trimming, present participle; trimmed, past tense; trims, 3rd person singular present; trimmed, past participle;
Neat and smart in appearance; in good order
she kept her husband's clothes neat and trim
a trim little villa
(of a person or their body) Slim and fit
she has a trim, athletic figure
Make (something) neat or of the required size or form by cutting away irregular or unwanted parts
trim the grass using a sharp mower
Cut off (irregular or unwanted parts)
he was trimming the fat off some pork chops
Reduce the size, amount, or number of (something, typically expenditure or costs)
Congress had to decide which current defense programs should be trimmed
(of a person) Lose weight; become slimmer
he works on trimming down and eating right
Firm up or lose weight from (a part of one's body)
Decorate (something), typically with contrasting items or pieces of material
a pair of black leather gloves trimmed with fake fur
Adjust (sails) to take best advantage of the wind
Adjust the forward and after drafts of (a vessel) by changing the distribution of weight on board, esp. cargo and ballast
Stow (a bulk cargo) properly in a ship's hold by use of manual labor or machinery
Keep or adjust the degree to which (an aircraft) can be maintained at a constant altitude without any control forces being present
Adapt one's views to the prevailing political trends for personal advancement
Get the better of (someone), typically by cheating them out of money
Rebuke (someone) angrily
Additional decoration, typically along the edges of something and in contrasting color or material
suede sandals with gold trim
we painted the buildings off-white with a blue trim
Decorative additions to a vehicle, typically the upholstery or interior lining of a car
An act of cutting off part of something in order to neaten it
his hair needs a trim
A short piece of film cut out during the final editing stage
The state of being in good order or condition
no one had been there for months—everything was out of trim
The degree to which an aircraft can be maintained at a constant altitude without any control forces being present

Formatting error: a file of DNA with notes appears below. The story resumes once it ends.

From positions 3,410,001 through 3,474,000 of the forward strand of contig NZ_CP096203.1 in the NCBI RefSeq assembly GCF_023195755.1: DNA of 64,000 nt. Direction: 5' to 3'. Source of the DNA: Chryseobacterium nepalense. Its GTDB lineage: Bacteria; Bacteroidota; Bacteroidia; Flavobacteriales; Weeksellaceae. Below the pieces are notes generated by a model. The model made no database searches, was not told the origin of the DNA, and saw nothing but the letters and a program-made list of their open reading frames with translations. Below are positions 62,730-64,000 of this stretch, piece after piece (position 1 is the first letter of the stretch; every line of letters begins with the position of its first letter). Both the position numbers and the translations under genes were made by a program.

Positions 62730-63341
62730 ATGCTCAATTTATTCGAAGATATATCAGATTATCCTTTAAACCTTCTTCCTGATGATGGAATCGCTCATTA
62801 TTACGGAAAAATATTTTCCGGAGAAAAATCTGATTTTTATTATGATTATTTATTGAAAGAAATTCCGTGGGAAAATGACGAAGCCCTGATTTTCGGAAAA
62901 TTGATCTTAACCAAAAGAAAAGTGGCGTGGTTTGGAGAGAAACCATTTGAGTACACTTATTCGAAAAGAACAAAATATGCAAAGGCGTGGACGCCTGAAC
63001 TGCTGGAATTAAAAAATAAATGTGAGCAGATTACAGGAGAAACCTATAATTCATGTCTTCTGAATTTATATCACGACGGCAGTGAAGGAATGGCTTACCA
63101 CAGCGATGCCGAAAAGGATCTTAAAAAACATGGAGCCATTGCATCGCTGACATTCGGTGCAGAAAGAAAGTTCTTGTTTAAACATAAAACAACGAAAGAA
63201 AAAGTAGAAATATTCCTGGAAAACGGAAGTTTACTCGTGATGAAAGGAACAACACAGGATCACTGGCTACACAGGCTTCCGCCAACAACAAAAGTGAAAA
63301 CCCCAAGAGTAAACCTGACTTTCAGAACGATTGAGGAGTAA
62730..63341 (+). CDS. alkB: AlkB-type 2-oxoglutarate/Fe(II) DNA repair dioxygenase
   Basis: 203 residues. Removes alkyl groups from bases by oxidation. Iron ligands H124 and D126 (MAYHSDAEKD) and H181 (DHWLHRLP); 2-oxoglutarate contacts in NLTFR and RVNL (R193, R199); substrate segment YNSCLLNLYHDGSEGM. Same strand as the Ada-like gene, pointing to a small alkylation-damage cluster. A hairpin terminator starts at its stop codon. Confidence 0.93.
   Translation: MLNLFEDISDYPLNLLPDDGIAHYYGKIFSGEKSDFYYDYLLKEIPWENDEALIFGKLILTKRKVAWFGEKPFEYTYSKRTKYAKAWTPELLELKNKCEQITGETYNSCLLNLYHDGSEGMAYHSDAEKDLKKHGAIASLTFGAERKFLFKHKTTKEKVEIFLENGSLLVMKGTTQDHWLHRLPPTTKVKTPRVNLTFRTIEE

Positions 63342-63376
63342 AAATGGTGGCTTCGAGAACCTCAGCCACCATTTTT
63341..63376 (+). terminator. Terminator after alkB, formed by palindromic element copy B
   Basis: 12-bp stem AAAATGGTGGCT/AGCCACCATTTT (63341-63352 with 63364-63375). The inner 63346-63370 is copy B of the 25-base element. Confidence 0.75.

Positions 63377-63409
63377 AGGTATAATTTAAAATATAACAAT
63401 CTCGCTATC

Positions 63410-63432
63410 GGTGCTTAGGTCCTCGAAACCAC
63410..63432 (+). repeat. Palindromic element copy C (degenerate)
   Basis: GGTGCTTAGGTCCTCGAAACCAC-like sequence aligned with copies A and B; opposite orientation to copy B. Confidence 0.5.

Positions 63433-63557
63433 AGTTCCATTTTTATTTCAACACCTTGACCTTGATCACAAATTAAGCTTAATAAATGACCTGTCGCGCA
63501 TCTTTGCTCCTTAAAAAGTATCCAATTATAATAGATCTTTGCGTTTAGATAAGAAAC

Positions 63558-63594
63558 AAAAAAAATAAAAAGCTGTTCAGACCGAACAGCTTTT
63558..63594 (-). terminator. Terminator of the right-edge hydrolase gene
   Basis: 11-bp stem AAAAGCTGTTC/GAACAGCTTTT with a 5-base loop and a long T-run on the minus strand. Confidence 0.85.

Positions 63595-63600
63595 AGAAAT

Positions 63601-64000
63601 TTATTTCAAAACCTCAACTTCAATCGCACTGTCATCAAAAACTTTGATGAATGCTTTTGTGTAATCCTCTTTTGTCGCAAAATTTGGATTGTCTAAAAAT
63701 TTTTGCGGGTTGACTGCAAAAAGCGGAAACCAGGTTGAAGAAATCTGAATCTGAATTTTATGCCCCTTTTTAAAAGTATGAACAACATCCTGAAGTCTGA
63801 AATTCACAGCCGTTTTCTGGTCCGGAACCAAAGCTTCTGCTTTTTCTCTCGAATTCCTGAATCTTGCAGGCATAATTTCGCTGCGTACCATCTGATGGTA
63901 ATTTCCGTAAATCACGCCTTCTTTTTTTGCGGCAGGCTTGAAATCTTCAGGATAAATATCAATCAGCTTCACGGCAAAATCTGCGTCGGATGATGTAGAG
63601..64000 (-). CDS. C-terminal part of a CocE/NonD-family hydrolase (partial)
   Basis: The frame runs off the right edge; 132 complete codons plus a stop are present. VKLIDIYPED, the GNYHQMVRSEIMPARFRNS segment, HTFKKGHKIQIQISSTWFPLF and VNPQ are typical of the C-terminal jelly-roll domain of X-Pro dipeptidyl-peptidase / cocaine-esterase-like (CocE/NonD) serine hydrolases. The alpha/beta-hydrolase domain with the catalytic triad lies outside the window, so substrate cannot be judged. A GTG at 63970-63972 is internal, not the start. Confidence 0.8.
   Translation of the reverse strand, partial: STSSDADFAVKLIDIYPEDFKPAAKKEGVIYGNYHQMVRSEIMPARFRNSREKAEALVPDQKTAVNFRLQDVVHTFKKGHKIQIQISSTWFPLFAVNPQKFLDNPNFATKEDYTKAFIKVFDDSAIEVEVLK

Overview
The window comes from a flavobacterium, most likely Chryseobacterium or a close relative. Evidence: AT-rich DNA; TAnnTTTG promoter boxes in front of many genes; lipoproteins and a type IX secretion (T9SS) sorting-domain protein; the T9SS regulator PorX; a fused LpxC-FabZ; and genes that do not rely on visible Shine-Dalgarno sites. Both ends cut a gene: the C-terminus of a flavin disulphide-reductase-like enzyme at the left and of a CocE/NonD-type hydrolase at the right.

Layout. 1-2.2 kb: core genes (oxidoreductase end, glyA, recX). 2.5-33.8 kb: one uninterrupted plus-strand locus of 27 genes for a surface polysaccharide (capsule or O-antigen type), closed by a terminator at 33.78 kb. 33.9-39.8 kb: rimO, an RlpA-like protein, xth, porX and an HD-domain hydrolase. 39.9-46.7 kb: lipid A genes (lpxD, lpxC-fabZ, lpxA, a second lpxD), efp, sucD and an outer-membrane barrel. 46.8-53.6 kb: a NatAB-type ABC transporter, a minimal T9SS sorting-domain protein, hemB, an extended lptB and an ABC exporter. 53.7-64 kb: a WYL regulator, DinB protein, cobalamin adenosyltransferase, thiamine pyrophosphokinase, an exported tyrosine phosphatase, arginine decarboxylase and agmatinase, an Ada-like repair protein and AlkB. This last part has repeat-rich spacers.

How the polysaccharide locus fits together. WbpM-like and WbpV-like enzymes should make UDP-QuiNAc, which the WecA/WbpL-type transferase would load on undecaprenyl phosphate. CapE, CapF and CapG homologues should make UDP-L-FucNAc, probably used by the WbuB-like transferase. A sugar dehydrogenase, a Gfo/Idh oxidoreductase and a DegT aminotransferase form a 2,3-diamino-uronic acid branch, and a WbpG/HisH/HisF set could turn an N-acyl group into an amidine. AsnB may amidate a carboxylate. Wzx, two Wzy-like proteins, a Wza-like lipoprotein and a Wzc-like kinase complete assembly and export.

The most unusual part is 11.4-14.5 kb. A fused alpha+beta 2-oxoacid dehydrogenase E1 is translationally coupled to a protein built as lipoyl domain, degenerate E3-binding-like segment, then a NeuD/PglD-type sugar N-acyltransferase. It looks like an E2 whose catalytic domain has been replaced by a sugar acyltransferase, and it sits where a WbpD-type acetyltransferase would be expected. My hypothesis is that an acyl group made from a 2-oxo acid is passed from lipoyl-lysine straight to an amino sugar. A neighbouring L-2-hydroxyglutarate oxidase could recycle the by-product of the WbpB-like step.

the pilot's only problem was the need to constantly readjust the trim
The difference between a vessel's forward and after drafts, esp. as it affects its navigability
pare: remove the edges from and cut down to the desired size; "pare one's fingernails"; "trim the photograph"; "trim lumber"
a state of arrangement or appearance; "in good trim"
spare: thin and fit; "the spare figure of a marathon runner"; "a body kept trim by exercise"
trimming: a decoration or adornment on a garment; "the trimming on a hat"; "the trim on a shirt"
decorate, as with ornaments; "trim the christmas tree"; "trim a shop window"
shipshape: of places; characterized by order and neatness; free from disorder; "even the barn was shipshape"; "a trim little sailboat"
In computing, a TRIM command allows an operating system to inform a solid-state drive which blocks of data are no longer considered in use and can be wiped internally.
Trim was a ship's cat that accompanied Matthew Flinders on his voyages to circumnavigate and map the coastline of Australia in 1801-03.
Trim was a constituency represented in the Irish House of Commons until 1800.
In programming, trim or strip is a common string manipulation function which removes leading and trailing whitespace from a string.
Trim or trimming in clothing and home decorating is applied ornament, such as gimp, passementerie, ribbon, ruffles, or, as a verb, to apply such ornament.
The draft (or draught) of a ship's hull is the vertical distance between the waterline and the bottom of the hull (keel), with the thickness of the hull included; in the case of not being included the draft outline would be obtained. ...
decoration; especially, decoration placed along edges or borders; a haircut, especially a moderate one to touch up an existing style; the manner in which something is equipped or adorned; especially, of a car; engaging in sexual intercourse; The fore-and-aft angle of the vessel to the water ...
(Trimly) Cleverly, excellently, in a seemly manner.
(Trimmed) Indicating that the pages have been cut down to a size smaller than when originally issued.
(trimmed) A card that has been altered by cutting or shaving the edges. The most obvious reason for this is to improve the condition of corners, by removing the worn areas. Cards are also trimmed to correct centering problems. Cards that have been trimmed have very little value.
(Trimmed) Count of sorted cars built into outbound trains.
(Trimmed) Finfish on which the fins and tail have been removed.
(Trimmed) the edges of a book are said to be trimmed when the edges of the larger (or projecting) laves only have been cut.
(Trimmed) when vessel is stabilised by (a) levelling off cargo within each hold, and (b) stowing cargo throughout ship so that fore and aft drafts are practically the same.
(trimmed) (50) [Obsolete] dressed up.
(Trimming) The action of cutting loose thread, removing backing, etc., from the final embroidered product.
(trimming) allows the leaves of the bound book to be turned. A sheet folded in quarto will have folds at the spine and also across the top, so the top folds must be trimmed away before the leaves can be turned. ...
(Trimming) cutting paper after printing to make all sheets the same or a specified size. After binding printed papers, the head, foot, and edge of a book are often trimmed in a guillotine to make all the papes even. ...
(Trimming) the action of getting your model to fly straight and level, with the transmitter sticks in their neutral positions and no input from you. More details here.